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Thank You, Jon Gnagy: An Appreciation of a Predecessor to Bob Ross

Ned Stuckey-French | Longreads | November 22, 2016 | 2,204 words

Ned Stuckey-French reflects on the host of “Learn to Draw,” the “middlebrow” instructional art show he loved as a kid.

Posted inEssays & Criticism, Featured, Nonfiction, Story

Thank You, Jon Gnagy: An Appreciation of a Predecessor to Bob Ross

Ned Stuckey-French reflects on the host of Learn to Draw, the “middlebrow” instructional art show he loved as a kid.

Ned Stuckey-French | Longreads | November 2016 | 9 minutes (2,204 words)

Growing up in the early 1960s I watched a Saturday morning television show called Learn to Draw hosted by a man named Jon Gnagy. He sported a neatly trimmed Van Dyke and exuded a comforting mix of calm and enthusiasm. The goatee was offset by a plaid flannel shirt. There was no beret or affected accent. He was artistic but not too artsy. Each show he taught us how to draw something new: a clown, a snow scene, or an ocean liner at dock. His hands flew as shapes and outlines turned magically into pictures. He lay the chalk on its side and shaded in order to achieve “effects” and talked continuously, identifying the light source and explaining the vanishing point.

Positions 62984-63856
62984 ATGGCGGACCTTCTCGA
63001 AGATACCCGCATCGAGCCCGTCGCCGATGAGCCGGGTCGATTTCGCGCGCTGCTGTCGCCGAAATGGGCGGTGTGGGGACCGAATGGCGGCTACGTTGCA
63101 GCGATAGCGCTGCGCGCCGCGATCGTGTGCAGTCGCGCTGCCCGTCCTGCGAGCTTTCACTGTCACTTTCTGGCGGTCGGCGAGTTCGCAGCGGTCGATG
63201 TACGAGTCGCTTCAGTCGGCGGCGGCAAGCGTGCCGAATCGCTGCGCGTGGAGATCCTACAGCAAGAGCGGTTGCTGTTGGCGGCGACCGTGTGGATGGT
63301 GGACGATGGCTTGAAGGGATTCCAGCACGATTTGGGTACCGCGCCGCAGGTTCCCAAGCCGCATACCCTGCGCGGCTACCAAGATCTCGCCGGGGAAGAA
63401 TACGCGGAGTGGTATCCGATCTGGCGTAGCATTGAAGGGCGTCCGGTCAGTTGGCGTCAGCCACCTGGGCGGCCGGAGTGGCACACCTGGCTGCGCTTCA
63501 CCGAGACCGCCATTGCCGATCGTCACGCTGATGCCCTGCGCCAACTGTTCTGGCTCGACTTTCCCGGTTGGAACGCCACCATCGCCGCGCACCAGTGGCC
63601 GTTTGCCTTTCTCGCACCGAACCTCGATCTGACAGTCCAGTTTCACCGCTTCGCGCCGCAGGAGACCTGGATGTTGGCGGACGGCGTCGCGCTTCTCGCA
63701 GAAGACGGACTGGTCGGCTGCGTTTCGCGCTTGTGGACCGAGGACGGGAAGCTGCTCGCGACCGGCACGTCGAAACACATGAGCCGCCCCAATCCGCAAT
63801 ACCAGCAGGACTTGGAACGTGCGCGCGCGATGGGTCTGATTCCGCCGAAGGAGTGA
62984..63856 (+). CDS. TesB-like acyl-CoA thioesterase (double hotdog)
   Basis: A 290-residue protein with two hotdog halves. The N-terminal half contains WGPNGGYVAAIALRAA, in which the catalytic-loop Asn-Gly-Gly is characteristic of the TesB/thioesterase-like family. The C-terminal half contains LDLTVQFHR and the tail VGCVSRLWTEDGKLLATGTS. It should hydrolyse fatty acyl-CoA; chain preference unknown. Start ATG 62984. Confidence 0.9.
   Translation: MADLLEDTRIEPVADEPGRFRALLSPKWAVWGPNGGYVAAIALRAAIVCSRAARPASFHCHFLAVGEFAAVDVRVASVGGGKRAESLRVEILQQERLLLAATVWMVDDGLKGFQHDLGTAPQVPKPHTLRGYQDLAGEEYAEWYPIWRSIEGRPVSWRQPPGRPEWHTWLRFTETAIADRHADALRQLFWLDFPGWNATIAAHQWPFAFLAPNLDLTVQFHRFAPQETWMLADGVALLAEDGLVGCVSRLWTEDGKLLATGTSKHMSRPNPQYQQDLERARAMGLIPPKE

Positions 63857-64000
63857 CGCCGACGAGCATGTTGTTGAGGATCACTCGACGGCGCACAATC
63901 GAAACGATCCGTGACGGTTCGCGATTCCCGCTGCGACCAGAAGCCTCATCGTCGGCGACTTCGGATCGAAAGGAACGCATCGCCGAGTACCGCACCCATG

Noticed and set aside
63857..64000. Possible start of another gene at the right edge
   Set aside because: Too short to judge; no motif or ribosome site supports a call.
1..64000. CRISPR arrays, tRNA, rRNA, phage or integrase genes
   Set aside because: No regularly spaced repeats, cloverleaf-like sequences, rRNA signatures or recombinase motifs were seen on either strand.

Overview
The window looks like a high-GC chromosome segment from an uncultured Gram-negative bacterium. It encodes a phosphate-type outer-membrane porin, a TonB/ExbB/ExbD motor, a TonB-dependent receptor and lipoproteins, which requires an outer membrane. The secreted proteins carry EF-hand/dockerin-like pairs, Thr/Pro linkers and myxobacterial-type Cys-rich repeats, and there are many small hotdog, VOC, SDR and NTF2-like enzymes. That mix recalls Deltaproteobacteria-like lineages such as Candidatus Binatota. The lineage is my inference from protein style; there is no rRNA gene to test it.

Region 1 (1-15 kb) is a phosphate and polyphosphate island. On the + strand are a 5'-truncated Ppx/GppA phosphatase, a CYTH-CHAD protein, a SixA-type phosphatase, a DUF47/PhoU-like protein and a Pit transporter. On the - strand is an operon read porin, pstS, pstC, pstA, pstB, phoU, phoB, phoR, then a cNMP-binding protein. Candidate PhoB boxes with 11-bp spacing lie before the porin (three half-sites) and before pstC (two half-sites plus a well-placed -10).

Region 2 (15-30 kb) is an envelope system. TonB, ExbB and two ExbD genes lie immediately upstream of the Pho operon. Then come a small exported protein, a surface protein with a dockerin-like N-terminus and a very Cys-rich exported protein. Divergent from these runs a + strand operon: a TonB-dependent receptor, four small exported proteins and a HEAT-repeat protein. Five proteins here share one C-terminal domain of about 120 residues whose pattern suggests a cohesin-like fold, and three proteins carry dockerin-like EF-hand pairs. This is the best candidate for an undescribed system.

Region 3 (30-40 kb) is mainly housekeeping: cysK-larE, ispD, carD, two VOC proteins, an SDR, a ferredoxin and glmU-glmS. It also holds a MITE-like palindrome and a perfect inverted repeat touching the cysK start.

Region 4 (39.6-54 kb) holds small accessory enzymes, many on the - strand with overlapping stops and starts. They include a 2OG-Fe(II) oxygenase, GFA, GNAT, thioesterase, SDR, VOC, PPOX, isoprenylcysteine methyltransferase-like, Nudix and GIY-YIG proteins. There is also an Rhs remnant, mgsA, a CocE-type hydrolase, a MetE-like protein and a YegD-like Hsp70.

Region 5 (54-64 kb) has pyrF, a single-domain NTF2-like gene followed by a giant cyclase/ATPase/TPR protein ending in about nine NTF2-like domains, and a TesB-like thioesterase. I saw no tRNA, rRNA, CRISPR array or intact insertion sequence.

I tried to keep up, but never could. At the end of each show, Gnagy would slap a frame on his drawing and declare it done, but I had to keep going, working on my version of “Mountain Lake” or “Boy Sledding” into the afternoon, sighing, starting over, and trying again and again to get it right. Hoping it would help, I convinced my mom to order me a Jon Gnagy Learn to Draw Art Kit that included a tablet, pencils, charcoal, kneaded eraser, and guidebook.

I never became an artist, but I like to draw and so does my ten-year old daughter Phoebe. Recently, when she and I were poking around on YouTube, I remembered Gnagy, searched his name, and, though he died in 1981, there he was once again. We clicked “play” and it all flooded back. Johann Strauss’s bouncy “Künstlerleben,” or “Artist’s Life,” is still the opening theme. Gnagy is wearing his plaid shirt, goatee and ready smile. Today’s scene of a boy sledding might look complicated, he says, but it isn’t. If you can draw four simple forms—the ball, cone, cube and cylinder—you can draw anything.

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